Fayetteville, AR – -(AmmoLand.com)- A police officer in Gretna, Louisiana suggested on Facebook that Representative Alexandria Ocasio-Cortez “needs a round…….and I don’t mean the kind she used to serve” in response to a satire article purporting to quote her as saying that soldiers are paid too much.
This comes at a time when law enforcement officers around the country are under scrutiny for a variety of bigoted remarks and advocacy of illegal violence made on social media. The officer who commented on Ocasio-Cortez and one other member of the Gretna police force who expressed approval of the post have since been fired.
There is a lot going on here. As a writer, I often call for broad freedom of expression, especially on social media, where so many of our political conversations are happening. And I understand the role of private gun ownership as a last resort for telling the government where the boundaries are. At the same time, law enforcement officers are armed agents of some level of that government, and it’s a good question to ask how we separate the public and private acts of the police.
If the reaction against what the officer said on Facebook seems excessive, recall that cops across the river murdered two and injured four on the Danziger Bridge in New Orleans during Hurricane Katrina. Now I recognize that we are not currently in the condition of what YouTuber Nutnfancy calls WROL (without rule of law), but my roaming about social media has shown me a lot of people who do believe us to be on the verge of civil war, and when a law enforcement officer says that a sitting member of Congress should be shot, that at the least deserves some intense questioning of the officer as to what his intentions are.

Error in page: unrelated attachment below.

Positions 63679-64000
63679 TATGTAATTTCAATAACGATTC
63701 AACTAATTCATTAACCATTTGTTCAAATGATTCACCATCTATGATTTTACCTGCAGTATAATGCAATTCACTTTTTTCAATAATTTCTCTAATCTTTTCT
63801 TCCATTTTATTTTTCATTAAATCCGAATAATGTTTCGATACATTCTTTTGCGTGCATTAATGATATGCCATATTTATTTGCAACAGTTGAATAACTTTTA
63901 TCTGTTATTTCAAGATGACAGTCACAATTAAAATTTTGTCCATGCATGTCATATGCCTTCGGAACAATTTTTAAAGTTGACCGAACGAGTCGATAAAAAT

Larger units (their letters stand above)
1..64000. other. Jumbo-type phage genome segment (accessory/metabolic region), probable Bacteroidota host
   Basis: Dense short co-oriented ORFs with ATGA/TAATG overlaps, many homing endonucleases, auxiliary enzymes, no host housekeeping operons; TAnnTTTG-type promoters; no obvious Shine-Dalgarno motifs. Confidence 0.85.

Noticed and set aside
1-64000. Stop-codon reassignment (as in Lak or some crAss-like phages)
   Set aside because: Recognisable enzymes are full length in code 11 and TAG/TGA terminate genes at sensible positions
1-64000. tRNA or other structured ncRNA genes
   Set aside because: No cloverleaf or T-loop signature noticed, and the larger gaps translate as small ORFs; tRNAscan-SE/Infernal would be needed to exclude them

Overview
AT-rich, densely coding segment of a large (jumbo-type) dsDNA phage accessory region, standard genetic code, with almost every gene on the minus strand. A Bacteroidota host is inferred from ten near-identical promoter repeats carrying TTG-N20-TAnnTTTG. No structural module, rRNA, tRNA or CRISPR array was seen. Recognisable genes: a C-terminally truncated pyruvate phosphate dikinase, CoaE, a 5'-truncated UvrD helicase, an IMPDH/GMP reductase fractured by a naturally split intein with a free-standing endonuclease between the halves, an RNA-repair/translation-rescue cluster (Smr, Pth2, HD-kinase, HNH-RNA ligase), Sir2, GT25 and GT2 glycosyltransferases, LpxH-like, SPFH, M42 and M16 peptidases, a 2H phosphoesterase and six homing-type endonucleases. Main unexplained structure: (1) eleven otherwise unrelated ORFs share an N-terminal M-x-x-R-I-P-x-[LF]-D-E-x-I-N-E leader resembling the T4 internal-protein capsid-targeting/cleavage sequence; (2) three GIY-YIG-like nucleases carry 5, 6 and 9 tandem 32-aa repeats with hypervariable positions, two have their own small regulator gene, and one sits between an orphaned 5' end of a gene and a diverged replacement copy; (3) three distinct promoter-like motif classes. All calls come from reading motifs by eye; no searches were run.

This is consistent with respect for free speech. Threats of violence are not protected expressions since they declare an intention to violate the rights of another. But this one officer’s ill-considered comment does raise the question of when, if ever, Second Amendment solutions are appropriate.
Whatever a person may think about Alexandria Ocasio-Cortez’s politics, she is one first-term member among 435 in the House of Representatives. She does not wield executive power, and any bills that she sponsors will have to go through the legislative procedures to become law—subject to all the limitations that presidential vetoes and federal court challenges bring to bear. She is participating in the system that the framers set up for us, and threats of violence against that are themselves an attack on our constitutional structure.
As an American, I do have to recognize that my nation is the result of revolution. Revolutionaries have some explaining to do when they seek to shut off revolt as an option for succeeding generations, but this can be done if we keep in mind the purpose of the period of unpleasantness leading to our independence. We declared that the combined principles of individual rights and citizen participation in how society is run are essential for good government. Two and a quarter centuries have demonstrated the validity of that claim. And as many challenges, as we have had since we forgot about the Constitution following 9/11, our system is still holding together, even if parts of it are getting by on Bondo and duct tape. Until we are without the rule of law, until the mechanisms of voting and lawsuits and political speech have failed—not just been unable to get everything we want but have ceased working altogether—threatening to kill a duly elected legislator is not the American way.
About Greg Camp
Greg Camp has taught English composition and literature since 1998 and is the author of six books, including a western, The Willing Spirit, and Each One, Teach One, with Ranjit Singh on gun politics in America. His books can be found on Amazon. He tweets @gregcampnc.